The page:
Brown v. Mt Pleasant Police Department et al

Filing 79

ORDER RULING ON REPORT AND RECOMMENDATION for 70 Report and Recommendation, 64 Motion for Summary Judgment, filed by Officer Skipper, Sergeant Fennell, Operator Fishburne. The court, therefore, ADOPTS the magistrate judges Report (ECF No. 70) and GRANTS Defendants motion for summary judgment (ECF No. 64) as to the remaining claims against Defendants in their individual capacities. Signed by Honorable Timothy M Cain on 2/16/2021. (kric, )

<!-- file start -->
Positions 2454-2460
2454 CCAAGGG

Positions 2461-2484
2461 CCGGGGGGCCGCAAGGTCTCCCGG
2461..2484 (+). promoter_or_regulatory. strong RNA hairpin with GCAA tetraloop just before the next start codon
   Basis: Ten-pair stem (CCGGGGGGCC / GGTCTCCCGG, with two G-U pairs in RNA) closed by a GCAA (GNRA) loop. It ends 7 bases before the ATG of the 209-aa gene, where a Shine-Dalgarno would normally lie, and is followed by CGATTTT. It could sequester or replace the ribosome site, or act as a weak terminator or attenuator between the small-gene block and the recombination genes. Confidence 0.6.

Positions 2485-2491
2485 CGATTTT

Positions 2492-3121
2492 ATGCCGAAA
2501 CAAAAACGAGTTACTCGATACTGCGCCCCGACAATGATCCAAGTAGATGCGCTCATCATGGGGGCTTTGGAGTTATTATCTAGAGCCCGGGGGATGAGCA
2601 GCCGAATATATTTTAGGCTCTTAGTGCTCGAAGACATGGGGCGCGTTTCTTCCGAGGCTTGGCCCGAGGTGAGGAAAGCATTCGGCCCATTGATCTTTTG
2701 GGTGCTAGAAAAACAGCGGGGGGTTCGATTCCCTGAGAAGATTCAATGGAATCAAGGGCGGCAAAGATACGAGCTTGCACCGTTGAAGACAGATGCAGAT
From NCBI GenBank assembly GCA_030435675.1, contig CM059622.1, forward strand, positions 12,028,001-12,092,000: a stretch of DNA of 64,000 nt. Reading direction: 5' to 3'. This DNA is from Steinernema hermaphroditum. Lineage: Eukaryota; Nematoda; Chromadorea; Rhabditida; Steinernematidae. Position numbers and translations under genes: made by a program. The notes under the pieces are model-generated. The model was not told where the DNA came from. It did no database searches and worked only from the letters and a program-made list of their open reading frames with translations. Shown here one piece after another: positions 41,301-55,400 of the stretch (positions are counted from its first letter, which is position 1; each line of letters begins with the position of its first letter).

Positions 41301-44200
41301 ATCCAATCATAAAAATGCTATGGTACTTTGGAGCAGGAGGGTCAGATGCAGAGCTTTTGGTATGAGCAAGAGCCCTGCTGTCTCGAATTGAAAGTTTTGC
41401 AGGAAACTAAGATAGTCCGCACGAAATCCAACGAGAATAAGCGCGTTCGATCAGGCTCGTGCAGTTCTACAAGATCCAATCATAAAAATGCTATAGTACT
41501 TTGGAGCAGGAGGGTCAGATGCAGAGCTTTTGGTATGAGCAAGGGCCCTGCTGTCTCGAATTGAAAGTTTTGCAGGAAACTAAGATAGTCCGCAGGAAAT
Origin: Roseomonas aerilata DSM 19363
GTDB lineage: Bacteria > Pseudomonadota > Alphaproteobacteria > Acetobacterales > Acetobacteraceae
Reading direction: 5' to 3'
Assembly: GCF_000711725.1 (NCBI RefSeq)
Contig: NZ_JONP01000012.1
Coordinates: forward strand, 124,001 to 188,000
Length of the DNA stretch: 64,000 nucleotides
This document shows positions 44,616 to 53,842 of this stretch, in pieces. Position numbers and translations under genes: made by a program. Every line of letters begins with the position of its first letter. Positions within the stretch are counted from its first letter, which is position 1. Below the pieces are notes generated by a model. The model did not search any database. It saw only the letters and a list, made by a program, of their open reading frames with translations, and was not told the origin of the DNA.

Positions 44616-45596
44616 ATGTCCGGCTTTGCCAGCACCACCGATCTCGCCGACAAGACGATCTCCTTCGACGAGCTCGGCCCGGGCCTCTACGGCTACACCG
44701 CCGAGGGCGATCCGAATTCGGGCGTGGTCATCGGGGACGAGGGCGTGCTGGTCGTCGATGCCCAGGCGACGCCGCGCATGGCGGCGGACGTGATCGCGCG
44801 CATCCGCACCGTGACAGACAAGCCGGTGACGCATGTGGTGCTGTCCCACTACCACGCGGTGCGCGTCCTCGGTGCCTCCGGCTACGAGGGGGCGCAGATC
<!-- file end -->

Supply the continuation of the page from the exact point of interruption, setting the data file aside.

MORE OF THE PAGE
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6:19-cv-03300-TMC Date Filed 02/16/21 Entry Number 79 Page 1 of 8 IN THE UNITED STATES DISTRICT COURT FOR THE DISTRICT OF SOUTH CAROLINA GREENVILLE DIVISION Tony Lee Brown, ) ) Plaintiff, ) ) v. ) ) ) Operator Fishburne, Officer Skipper, ) and Sergeant Fennell, ) ) Defendants. ) ________________________________) Civil Action No. 6:19-cv-3300-TMC ORDER Plaintiff Tony Lee Brown, proceeding pro se, brought this action under 42 U.S.C. § 1983, alleging that Defendants used unconstitutionally excessive force against him while he was a pretrial detainee. (ECF No. 30). The court construed Plaintiff’s action as asserting claims against Defendants in both their individual and official capacities. (ECF No. 72 at 2). The case was referred to a magistrate judge for all pretrial proceedings pursuant to 28 U.S.C. § 636(b) and Local Civil Rule 73.02(B)(2)(e) (D.S.C.). On January 19, 2021, the court granted Defendants’ motion to dismiss (ECF No. 42) Plaintiff’s claims against Defendants in their official capacities. (ECF No. 72 at 4). Defendants then filed this motion for summary judgment as to Plaintiff’s remaining individual capacity clams. (ECF No. 64). Now before the court is a Report of the magistrate judge recommending that Defendants’ motion for summary judgment be granted (ECF No. 70 at 10). Plaintiff filed 6:19-cv-03300-TMC Date Filed 02/16/21 Entry Number 79 Page 2 of 8 objections to the Report (ECF No. 77). The matter is now ripe for review by this court. Standard of Review The recommendations set forth in the Report have no presumptive weight, and this court remains responsible for making a final determination in this matter. Wimmer v. Cook, 774 F.2d 68, 72 (4th Cir. 1985) (quoting Mathews v. Weber, 423 U.S. 261, 270–71 (1976)). The court is charged with making a de novo determination of those portions of the Report to which a specific objection is made, and the court may accept, reject, modify, in whole or in part, the recommendation of the magistrate judge or recommit the matter with instructions. 28 U.S.C. § 636(b)(1). However, the court need only review for clear error “those portions which are not objected to—including those portions to which only ‘general and conclusory’ objections have been made[.]” Dunlap v. TM Trucking of the Carolinas, LLC, 288 F. Supp. 3d 654, 662 (D.S.C. 2017). “An objection is specific if it ‘enables the district judge to focus attention on those issues—factual and legal—that are at the heart of the parties’ dispute.’” Id. at 662 n.6 (quoting United States v. One Parcel of Real Prop., With Bldgs., Appurtenances, Improvements, & Contents, Known As: 2121 E. 30th St., Tulsa, Okla., 73 F.3d 1057, 1059 (10th Cir. 1996)). On the other hand, objections which merely restate arguments already presented to and ruled on by the magistrate judge or the court do not constitute specific objections. See, e.g., 2    6:19-cv-03300-TMC Date Filed 02/16/21 Entry Number 79 Page 3 of 8 Howard v. Saul, 408 F. Supp. 3d 721, 726 (D.S.C. 2019) (noting “[c]ourts will not find specific objections where parties ‘merely restate word for word or rehash the same arguments presented in their [earlier] filings’”); Ashworth v. Cartledge, Civ. A. No. 6:11-cv-01472-JMC, 2012 WL 931084, at *1 (D.S.C. March 19, 2012) (noting that objections which were “merely almost verbatim restatements of arguments made in his response in opposition to Respondent’s Motion for Summary Judgment . . . do not alert the court to matters which were erroneously considered by the Magistrate Judge”). Furthermore, in the absence of specific objections to the Report, the court is not required to give any explanation for adopting the magistrate judge’s recommendation. Greenspan v. Brothers Prop. Corp., 103 F. Supp. 3d 734, 737 (D.S.C. 2015) (citing Camby v. Davis, 718 F.2d 198, 199–200 (4th Cir. 1983)). Discussion The evidence presented to the court is fully and thoroughly set forth in the Report. (ECF No. 70 at 1–4). Accordingly, the court need only briefly recount the facts here. Plaintiff alleges that Operator Fishburne choked him with both hands even though Plaintiff was already in handcuffs and that Officer Skipper and Sergeant Fennell “watched and aided.” (ECF No. 30 at 5–6). Defendants submitted affidavits indicating that on June 23, 2018, Plaintiff was charged with assaulting his cellmate.1   1 Defendants presented evidence of numerous disciplinary violations by Plaintiff in the month leading up to the incident at issue. (ECF Nos. 64-1; 64-3 at 2).  3    6:19-cv-03300-TMC Date Filed 02/16/21 Entry Number 79 Page 4 of 8 (ECF No. 64-3 at 2–3). As a result, Plaintiff was removed from his cell by Operator Fishburne and other members of the Special Operations Group (“SOG”) and placed in a cell in the Special Management unit. Id. at 3. SOG operators are “specially trained to handle potential high-risk inmates, riots, hostage situations, escapes, and cell extractions.” Id. at 1. Officer Skipper prepared Plaintiff’s cell in the Special Management unit and exited the cell so that Operator Fishburne and other officers could place Plaintiff in the cell. Id. at 3. According to his affidavit, Operator Fishburne directed Plaintiff to “get on his knees, place his chest on the bed, allow [the officers] to remove the handcuffs, and then remain with his chest on the bed while [the officers] exited the cell.” Id. Plaintiff refused to comply, however, repeatedly trying to raise up and flip over onto his back. Id. Eventually, Plaintiff freed himself of the officers’ grasp and Operator Fishburne was forced to use the mattress pad both to control plaintiff and shield himself from Plaintiff. Id. Operator Fishburne stated that Plaintiff’s “actions made it clear to us that he was looking to attack us” and “[t]he situation was especially dangerous as [Plaintiff] had waited until his handcuffs were removed before he struggled free of our control.” Id. at 4. Accordingly, Operator Fishburne and the other SOG operators attempted to handcuff Plaintiff again but Plaintiff resisted and refused to comply with any commands. Id. In order to subdue Plaintiff, one of the other SOG operators deployed her taser, allowing Operator Fishburne and 4    6:19-cv-03300-TMC Date Filed 02/16/21 Entry Number 79 Page 5 of 8 the other SOG team members to gain control of Plaintiff with Operator Fishburne holding Plaintiff’s legs and two other officers holding Plaintiff’s upper body. Id. Operator Fishburne stated in his affidavit that he never placed his hands around Plaintiff’s neck or attempted to choke him. Id. Sergeant Fennell arrived in the Special Management unit after the incident had been resolved. (ECF No. 64-7). In response to Defendants’ motion for summary judgment, Plaintiff challenged his arrest and detention rather than the incident at issue. (ECF No. 67). In the Report, the magistrate judge considered the factors set forth in Kingsley v. Hendrickson, 576 U.S. 389, 397 (2015), in determining whether the force used by Operator Fishburne was objectively reasonable under the circumstances. (ECF No. 70 at 6–7). The magistrate judge concluded that, viewing the evidence in a light most favorable to the plaintiff, the force employed by Operator Fishburne was objectively reasonable given Plaintiff’s active resistance to the correctional officers, noncompliance with directions, and escape from the officers’ which created “a security problem, as they were dealing with an individual with a history of disciplinary problems, without handcuffs, and resisting their directions and instructions.” Id. The magistrate judge noted further that Plaintiff failed to come forward with any evidence supporting his allegations that Operator Fishburne choked him. Id. at 8. As to Officers Skipper and Fennell, the magistrate judge found no evidence they were involved in the use of force against Plaintiff and, therefore, 5    6:19-cv-03300-TMC Date Filed 02/16/21 Entry Number 79 Page 6 of 8 construed Plaintiff’s allegations as asserting a claim of bystander liability. Id. The magistrate judge concluded that Plaintiff failed to establish a claim of bystander liability against Officer Skipper and Sergeant Fennell because Plaintiff failed to show an underlying constitutional violation in the first instance. Id. Finally, the magistrate judge determined that Defendants were entitled to qualified immunity because Plaintiff did “not demonstrate[] that the defendants violated his constitutional rights.” Id. at 9. Accordingly, the magistrate judge recommended that the court grant the motion for summary judgment as to Plaintiff’s claims against all three Defendants in their individual capacities. On February 1, 2021, Plaintiff filed objections challenging Officer Fishburne’s affidavit rather than the Report. (ECF No. 77). Plaintiff asserts, for the first time, that he could not have assaulted his cell mate because “when you get booked into Al Cannon’s Detention Center you do not have a cell mate.” Id. at 1. Plaintiff also stated that Operator Fishburne was not being truthful in his affidavit when he claimed he made no attempt to choke Plaintiff. Id. Plaintiff appears to claim that the falsity of Operator Fishburne’s claim is reflected by the fact that “all incidents” must be recorded and Defendants have not submitted a video of the incident—presumably suggesting that Defendants have something to hide. Id. Plaintiff does not challenge the magistrate judge’s analysis of his claims as to any of the Defendants nor does he object to the magistrate judge’s statement that Plaintiff’s 6    6:19-cv-03300-TMC Date Filed 02/16/21 Entry Number 79 Page 7 of 8 response to Defendants’ motion for summary judgment does not discuss the merits of his allegations but instead made irrelevant assertions against the Mt. Pleasant Police Department regarding his underlying arrest. Plaintiff’s objections do not address the Report in any way; rather, he has attempted to use his objections as a means of raising new claims and allegations. This court, however, does not have a duty to review newly raised facts or claims in objections to a Report. See Samples v. Ballard, 860 F.3d 266, 275 (4th Cir. 2017) (holding that there is “no obligation for the district court to hear either of the new claims . . . in objections”); Sullivan v. McMaster, No. 6:18-cv-1425, 2018 WL 3727358, at *2 (D.S.C. Aug. 6, 2018) (“This is a new ground for relief, and the Fourth Circuit has explained that a district court does not have a duty to review newly raised issues in objections to a R&R.”); Backus v. Cox, No. 4:13-CV-00881-RBH, 2013 WL 5707328, at *2 (D.S.C. Oct. 18, 2013) (“Plaintiff, however, cannot use his objections to plead new claims or cure the factual defects of his existing claims against Defendant.”). Furthermore, Plaintiff cannot use his objections to bolster his response to Defendants’ motion for summary judgment. The magistrate judge entered an order pursuant to Roseboro v. Garrison, 528 F.2d 309 (4th Cir. 1975), advising Plaintiff that an adequate summary judgment response required “an explanation of your version of the facts . . . and . . . your legal argument regarding why the court should not grant the motion” and “that you support your version of all 7    6:19-cv-03300-TMC Date Filed 02/16/21 Entry Number 79 Page 8 of 8 disputed facts with material such as depositions, documents, electronically stored information, affidavits or declarations, stipulations.” (ECF No. 65 at 2). Plaintiff was warned that “[i]f [he] fail[ed] to dispute the defendant’s version of the facts with proper support of [his] own version, the court may consider the defendant’s facts as undisputed” and that “[his] failure to support facts in dispute with such material may result in the court granting the motion.” Id. Plaintiff failed to make an adequate response (ECF No. 67) and should not be able to use his objections to make an end run around the magistrate judge’s Roseboro order. Having thoroughly reviewed the record, the Report, and Petitioner’s objections, the court finds no reason to deviate from the Report’s recommended disposition. The court, therefore, ADOPTS the magistrate judge’s Report (ECF No. 70) and GRANTS Defendants’ motion for summary judgment (ECF No. 64) as to the remaining claims against Defendants in their individual capacities. IT IS SO ORDERED. s/Timothy M. Cain United States District Judge Anderson, South Carolina February 16, 2021 NOTICE OF RIGHT TO APPEAL The parties are hereby notified of the right to appeal this order pursuant to Rules 3 and 4 of the Federal Rules of Appellate Procedure. 8